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Sonoma County Wildlife Rescue struggles with budget shortfall

Two young gray foxes are among the animals being treated at Sonoma County Wildlife Rescue.

By John O'Hara/ For the Argus Courier
Published: Wednesday, August 28, 2013 at 3:00 a.m.
Last Modified: Thursday, August 22, 2013 at 12:14 p.m.

At first, it seemed the infant gray fox might be suffering from brain damage. She couldn't stand up without support, collapsing whenever the staff at Sonoma County Wildlife Rescue tried to get her steady on her paws. It looked like the animal would have to be euthanized.

“We don't know if she overheard us talking,” jokes Doris Duncan, executive director of Sonoma County Wildlife Rescue, “but the next day the fox slowly began to improve.” Abby, as the fox came to be known, is now part of the education team at the county rescue center on Mecham Road north of Petaluma, helping visitors understand local wildlife.

But caring for Abby and the menagerie of other temporary and permanent residents requires an immense amount of food and funding, to the tune of about $320,000 a year, and the rescue center is anxiously seeking new sources as their old ones dry up.

For 15 years, the rescue agency enjoyed a free supply of frozen rodents provided by the San Francisco Zoo. But the laboratory that donated rodents to the zoo quit doing so and began selling the extra rodents to a for-profit company, from which Duncan's organization must now purchase them. This has increased their costs by about $70,000 a year.

And now, in addition to operating costs increasing, important funding sources have run dry.

“The Cole Trust has given away its money and no longer exists,” says Duncan. “The Russell and Grim estate were entities that had named SCWR as a beneficiary in the estate when the benefactor died. The bequeathed funds have all been spent. In our 32 years of existence we have been the beneficiaries in only one other trust.”

This shortfall didn't catch Duncan and her team off-guard — they knew funding would run out in 2012 and intensified their fundraising effort in 2010.

But the results have been mixed, explains Duncan. In 2012, the organization doubled its year-end appeal to $30,000. In the spring of 2013, the organization set the goal of raising $92,000 but only brought in $18,000.

More discouraging was the response rate. Out of 2,300 appeal letters/e-mails sent out there were only 160 responses.

But while the number of donors has fallen off, the need for the rescue's services remains constant: “Sonoma County Wildlife Rescue works with a large and diverse population of wildlife,” says Duncan, listing some of the animals they most commonly care for as Virginia opossums, northern raccoons, striped skunks and western gray squirrels. The organization, with a small full- and part-time staff and a huge volunteer force, rehabilitates almost 2,000 animals a year.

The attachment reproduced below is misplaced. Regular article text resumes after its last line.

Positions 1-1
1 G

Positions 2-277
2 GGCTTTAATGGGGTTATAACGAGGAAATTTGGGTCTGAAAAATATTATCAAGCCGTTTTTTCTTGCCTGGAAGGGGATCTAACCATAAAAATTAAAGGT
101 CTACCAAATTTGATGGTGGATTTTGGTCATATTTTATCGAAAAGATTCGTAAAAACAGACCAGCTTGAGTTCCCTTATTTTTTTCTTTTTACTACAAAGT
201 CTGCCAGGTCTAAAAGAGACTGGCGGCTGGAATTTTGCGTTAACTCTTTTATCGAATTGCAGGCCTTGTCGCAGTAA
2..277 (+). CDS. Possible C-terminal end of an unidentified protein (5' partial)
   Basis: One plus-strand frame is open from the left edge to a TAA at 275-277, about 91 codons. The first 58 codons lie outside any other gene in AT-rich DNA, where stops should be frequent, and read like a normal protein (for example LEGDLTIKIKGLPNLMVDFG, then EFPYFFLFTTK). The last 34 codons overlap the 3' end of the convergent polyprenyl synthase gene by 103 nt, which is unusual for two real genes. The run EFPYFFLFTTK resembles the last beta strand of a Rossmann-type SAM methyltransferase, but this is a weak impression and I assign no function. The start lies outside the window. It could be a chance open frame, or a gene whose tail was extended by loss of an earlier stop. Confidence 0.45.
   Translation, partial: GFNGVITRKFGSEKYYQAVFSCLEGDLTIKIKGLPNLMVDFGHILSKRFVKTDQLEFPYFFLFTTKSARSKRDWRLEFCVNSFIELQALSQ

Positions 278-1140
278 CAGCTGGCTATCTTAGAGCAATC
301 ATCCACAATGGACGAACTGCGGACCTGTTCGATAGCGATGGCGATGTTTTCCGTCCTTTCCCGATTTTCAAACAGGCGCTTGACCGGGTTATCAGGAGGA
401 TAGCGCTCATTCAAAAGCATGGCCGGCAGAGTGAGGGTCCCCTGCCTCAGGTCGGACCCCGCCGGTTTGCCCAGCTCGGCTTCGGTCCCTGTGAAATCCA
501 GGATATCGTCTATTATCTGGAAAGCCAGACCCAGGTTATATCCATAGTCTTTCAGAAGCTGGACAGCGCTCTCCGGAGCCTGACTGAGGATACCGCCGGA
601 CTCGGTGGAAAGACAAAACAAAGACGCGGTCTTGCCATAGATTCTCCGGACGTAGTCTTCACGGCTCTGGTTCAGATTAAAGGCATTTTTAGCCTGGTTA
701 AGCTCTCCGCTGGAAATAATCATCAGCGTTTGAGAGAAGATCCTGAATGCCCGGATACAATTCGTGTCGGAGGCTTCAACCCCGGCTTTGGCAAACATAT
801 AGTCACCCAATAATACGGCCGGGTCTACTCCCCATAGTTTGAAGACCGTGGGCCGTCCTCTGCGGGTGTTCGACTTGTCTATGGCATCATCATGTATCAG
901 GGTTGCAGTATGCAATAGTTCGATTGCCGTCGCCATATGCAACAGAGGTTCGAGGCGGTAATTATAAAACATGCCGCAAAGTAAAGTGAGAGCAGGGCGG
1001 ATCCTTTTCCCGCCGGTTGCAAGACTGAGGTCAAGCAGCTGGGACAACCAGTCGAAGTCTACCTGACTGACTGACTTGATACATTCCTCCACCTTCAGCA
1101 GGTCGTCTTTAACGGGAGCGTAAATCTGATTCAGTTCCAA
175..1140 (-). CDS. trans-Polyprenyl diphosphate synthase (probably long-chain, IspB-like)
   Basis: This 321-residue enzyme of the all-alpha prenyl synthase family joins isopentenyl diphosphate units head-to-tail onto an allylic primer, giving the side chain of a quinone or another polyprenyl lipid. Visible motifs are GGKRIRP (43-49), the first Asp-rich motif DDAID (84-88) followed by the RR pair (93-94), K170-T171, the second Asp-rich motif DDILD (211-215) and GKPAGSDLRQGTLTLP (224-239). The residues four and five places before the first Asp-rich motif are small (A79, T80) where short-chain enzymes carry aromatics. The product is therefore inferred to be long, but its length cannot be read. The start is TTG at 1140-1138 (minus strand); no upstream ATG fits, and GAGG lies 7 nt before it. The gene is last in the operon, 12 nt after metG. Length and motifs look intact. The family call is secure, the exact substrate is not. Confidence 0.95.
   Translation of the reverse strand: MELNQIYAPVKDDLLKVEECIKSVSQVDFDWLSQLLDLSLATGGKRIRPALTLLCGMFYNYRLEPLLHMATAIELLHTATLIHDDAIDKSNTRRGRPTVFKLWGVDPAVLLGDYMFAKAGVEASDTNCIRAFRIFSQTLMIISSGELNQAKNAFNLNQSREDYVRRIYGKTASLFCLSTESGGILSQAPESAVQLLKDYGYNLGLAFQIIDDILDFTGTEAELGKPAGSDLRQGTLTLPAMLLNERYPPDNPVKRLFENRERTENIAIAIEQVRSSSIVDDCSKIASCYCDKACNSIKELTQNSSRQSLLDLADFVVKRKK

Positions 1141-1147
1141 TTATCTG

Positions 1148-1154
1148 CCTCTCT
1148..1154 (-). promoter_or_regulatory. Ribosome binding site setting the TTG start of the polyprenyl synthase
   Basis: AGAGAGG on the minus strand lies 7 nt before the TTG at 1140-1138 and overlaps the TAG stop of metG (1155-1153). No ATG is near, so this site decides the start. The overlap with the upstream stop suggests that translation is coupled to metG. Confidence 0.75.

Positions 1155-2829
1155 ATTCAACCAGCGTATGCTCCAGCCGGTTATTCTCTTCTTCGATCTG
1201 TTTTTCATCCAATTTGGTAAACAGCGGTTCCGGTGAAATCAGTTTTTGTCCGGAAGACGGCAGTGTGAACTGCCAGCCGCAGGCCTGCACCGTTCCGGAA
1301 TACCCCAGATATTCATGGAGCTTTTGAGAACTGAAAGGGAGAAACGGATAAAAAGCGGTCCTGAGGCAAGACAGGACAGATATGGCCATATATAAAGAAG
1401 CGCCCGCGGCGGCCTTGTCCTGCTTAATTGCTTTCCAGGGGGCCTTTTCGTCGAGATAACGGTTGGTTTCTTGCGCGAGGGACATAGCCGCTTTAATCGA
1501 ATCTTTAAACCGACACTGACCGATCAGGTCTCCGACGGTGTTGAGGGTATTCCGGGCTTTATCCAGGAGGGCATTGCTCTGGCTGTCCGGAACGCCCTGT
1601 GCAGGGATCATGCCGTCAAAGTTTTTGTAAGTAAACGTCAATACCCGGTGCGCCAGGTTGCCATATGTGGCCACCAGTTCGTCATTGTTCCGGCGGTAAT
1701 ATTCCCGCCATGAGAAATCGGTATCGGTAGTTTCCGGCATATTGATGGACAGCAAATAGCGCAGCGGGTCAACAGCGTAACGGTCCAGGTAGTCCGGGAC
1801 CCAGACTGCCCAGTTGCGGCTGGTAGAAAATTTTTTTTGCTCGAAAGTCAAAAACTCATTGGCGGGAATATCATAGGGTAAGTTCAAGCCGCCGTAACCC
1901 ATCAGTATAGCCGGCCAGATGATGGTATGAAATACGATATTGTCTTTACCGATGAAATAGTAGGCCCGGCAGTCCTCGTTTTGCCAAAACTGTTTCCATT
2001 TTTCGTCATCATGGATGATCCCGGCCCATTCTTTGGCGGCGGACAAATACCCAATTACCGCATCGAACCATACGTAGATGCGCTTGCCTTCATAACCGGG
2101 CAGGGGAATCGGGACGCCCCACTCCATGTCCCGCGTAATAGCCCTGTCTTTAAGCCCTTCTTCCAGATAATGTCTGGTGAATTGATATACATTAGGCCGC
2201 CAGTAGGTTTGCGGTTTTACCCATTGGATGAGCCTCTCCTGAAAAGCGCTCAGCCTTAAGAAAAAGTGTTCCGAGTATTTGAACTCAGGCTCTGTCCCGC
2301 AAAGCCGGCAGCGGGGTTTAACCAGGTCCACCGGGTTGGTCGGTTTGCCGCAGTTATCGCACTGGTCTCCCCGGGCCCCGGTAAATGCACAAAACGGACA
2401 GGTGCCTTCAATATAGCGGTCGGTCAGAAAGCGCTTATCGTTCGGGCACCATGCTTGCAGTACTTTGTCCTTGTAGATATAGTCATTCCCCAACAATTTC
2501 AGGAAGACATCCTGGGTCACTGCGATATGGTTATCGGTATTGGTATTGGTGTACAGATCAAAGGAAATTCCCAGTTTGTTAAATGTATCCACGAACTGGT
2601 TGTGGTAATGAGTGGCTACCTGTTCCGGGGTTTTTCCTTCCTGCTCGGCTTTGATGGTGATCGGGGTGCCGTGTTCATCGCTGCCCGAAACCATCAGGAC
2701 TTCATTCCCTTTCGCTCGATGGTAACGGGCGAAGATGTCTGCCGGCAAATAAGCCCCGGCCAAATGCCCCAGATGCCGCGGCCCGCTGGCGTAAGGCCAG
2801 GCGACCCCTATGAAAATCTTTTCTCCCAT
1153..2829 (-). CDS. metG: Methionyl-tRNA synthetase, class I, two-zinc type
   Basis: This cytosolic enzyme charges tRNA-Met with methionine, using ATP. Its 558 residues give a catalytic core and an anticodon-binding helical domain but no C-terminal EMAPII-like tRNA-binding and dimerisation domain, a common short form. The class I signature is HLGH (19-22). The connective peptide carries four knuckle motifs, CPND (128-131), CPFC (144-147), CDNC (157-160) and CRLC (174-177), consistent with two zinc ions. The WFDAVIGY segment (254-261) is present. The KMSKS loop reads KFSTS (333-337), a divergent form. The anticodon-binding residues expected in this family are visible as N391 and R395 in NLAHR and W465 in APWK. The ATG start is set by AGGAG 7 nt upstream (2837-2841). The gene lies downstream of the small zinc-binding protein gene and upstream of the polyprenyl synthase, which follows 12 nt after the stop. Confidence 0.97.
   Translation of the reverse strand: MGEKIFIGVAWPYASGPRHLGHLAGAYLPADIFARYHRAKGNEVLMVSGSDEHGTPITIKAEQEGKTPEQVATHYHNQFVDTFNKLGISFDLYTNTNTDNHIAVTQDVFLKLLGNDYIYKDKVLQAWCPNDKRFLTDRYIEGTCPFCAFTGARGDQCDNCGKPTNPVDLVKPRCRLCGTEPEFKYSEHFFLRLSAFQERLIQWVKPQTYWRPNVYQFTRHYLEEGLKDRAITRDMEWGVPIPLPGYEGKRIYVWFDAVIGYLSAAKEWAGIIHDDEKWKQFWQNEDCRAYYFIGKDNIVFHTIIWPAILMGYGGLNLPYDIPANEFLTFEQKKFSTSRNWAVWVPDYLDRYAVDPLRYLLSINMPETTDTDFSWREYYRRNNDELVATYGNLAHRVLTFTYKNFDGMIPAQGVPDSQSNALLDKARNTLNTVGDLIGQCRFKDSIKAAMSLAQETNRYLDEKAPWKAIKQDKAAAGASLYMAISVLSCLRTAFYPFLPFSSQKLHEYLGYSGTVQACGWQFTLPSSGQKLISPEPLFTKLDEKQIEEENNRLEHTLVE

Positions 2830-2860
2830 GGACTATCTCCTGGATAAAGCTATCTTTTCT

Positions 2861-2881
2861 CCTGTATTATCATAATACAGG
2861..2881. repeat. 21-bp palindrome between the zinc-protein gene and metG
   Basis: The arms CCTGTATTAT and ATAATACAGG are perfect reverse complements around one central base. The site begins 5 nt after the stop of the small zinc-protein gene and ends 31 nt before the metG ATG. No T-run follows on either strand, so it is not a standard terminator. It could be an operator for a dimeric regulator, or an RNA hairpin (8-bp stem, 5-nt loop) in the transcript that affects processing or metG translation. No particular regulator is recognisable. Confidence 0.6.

While some of the animals they treat might seem common, their care requires highly experienced volunteers who can handle newborns, juveniles and adults, Duncan explains.

“This can require exhausting hours of commitment and dedication from volunteers in their own homes through our Foster Care Program,” she said.

Duncan added that demand for the rescue's services seems to be rising this year: “We had an especially high number of animals brought to us by rescuers this year,” she said, listing illegal trapping, animals hit by cars and high winds as the biggest causes of animals being sent to the rescue.

The organization also takes predators in like coyotes, gray foxes, and bobcats year-round, housing them in a series of larger enclosures on their expansive property.

The rescue gets no federal funding, Duncan said, adding that no government agency rehabilitates wildlife. Still, the organization provides a year-round emergency hotline from 9 a.m. to 10 p.m., taking more than 5,000 calls a year.

“We fulfill an important service for the people and wildlife of Sonoma County,” Duncan said, adding that most animal control departments don't have the funding or resources to rehabilitate wildlife and must usually euthanize an animal without the rescue's assistance.

So that the organization can continue these services, Duncan urges Sonoma County residents to become members and donate.

“There are about 492,000 residents in Sonoma County, but only about 700 are dues-paying members or donors to SCWR,” she says.

The rescue has undertaken an awareness campaign, not just to raise its profile, but to help the community understand the role it plays. To learn more about the rescue, visit www.scwildliferes cue.org.

(Contact Liam Nelson at ar gus@arguscourier.com)

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